My experience of such events is limited, my career path has kept me away from office environments for most of my working life and so I only note from the point of casual observer. But to me, it seems like a ritual to be endured rather than enjoyed. I love Christmas, and never have I felt as though I were missing out by not attending an office party. In my younger days I worked briefly for one of those major High Street Banks that we all know and loathe – I was young and needed the money – and did have the displeasure of attending one such do. It started in an Italian restaurant in Cardiff where all was sedate and pleasant and the food was good. I was seated by a few older women and one of the hotshot salesmen/account managers who lacked not for confidence or something to say. The women were nice in the true sense of the word and as such I found I had almost nothing to say that contributed to the conversation as we all made polite and slightly awkward small talk before the alcohol had a chance to take effect.
By the end of the meal, after the coffee and the panettone, the mints and the Cointreau (yes, really) the tongues had loosened as well as the ties, some of which were now hilariously wrapped around foreheads (ties that is) and the salesman across the table, whose radar I’d never once appeared on before then, had decided that I was his new best friend and protégé whose wing I really needed to be taken under. As we moved to the bar so I was inaugurated into the sanctum of these high-flying financiers and their little clique of twattishness to revel in the wit of crass misogyny and casual racism. From here the evening descended into a mire of drunkenness, of tears and tantrums, bad singing and instantly regretted snogs between co-workers who would soon have some serious explaining to do. I left, my brain addled and the worse for drink, my soul a little tainted by the whole experience.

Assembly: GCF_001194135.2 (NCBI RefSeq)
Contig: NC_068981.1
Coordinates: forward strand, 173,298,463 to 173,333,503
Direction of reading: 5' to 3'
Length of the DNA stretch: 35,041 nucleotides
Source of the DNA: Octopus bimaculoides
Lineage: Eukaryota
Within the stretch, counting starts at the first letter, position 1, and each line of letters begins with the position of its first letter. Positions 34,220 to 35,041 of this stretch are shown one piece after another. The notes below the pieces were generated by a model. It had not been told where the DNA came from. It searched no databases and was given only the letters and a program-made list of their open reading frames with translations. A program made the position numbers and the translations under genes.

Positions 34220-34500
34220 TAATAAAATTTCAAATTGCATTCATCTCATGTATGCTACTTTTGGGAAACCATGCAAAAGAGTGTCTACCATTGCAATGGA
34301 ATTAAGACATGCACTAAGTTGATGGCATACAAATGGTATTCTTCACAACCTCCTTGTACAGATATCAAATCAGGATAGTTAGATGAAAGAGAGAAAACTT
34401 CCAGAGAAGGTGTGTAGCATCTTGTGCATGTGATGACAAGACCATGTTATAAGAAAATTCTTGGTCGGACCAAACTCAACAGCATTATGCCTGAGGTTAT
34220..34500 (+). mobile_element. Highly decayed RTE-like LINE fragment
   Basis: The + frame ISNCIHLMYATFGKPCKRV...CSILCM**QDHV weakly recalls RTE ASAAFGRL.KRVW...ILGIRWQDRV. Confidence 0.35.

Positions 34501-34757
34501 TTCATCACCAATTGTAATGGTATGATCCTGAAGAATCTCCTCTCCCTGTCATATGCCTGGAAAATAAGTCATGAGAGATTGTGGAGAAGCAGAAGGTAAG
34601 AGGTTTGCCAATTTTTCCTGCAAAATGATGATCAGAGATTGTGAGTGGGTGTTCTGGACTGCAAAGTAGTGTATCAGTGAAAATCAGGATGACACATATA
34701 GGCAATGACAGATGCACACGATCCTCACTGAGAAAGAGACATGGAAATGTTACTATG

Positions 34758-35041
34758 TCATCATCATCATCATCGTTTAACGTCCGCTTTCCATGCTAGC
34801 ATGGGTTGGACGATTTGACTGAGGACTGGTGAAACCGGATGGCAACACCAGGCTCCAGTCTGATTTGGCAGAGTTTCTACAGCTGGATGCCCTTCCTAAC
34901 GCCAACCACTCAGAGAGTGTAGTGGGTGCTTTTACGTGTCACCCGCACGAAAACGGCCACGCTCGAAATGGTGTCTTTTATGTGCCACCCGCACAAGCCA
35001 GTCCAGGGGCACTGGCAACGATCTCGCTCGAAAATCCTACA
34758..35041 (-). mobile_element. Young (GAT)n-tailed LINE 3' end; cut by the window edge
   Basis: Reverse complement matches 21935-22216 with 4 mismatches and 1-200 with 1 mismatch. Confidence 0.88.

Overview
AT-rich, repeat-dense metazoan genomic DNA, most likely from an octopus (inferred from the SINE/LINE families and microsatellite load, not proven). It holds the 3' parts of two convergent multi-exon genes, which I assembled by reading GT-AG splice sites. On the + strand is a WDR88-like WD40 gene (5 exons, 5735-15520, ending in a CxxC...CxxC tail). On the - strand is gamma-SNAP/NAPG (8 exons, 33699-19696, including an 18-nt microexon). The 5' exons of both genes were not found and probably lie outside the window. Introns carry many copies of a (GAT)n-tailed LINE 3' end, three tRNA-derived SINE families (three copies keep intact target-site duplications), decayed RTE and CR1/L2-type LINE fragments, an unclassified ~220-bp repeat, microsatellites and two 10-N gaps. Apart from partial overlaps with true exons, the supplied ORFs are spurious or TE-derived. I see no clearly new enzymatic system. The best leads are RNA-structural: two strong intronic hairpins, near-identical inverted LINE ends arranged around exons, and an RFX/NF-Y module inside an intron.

You can see, perhaps, why my view of the Christmas party is somewhat skewed.
In defence of those who do enjoy and indulge in these affairs I somewhat suspect the problem is partly mine. Firstly, my own limited experience was not a memory to be held in particular fondness and I’m sure there are many examples that are considerably more pleasant. Also, I’ve never entirely enjoyed these types of gatherings where you are thrust together with people with whom I have little in common. Don’t get me wrong I love going out and think myself as a reasonably sociable sort. But among people with whom I consider friends or at the very least, whose company I rather enjoy being within, and where I’ve made a conscious decision to do so – rather than simply thrust together because we all happen to share a place of work. It comes from being inherently shy as a boy, a condition that often manifested itself as being rude or bored or both. As a child my least favourite time of Christmas was the children’s party arranged by my dad’s workplace, where I would have to sit through party games and renditions of jingle bells with kids I didn’t know and didn’t really feel any inclination to get to know. Everyone else seemed to be enjoying themselves immensely while I couldn’t wait for Father Christmas to arrive so I could get my selection box and return to the familiarity and comfort of home.
What an ungrateful little sod I was, eh?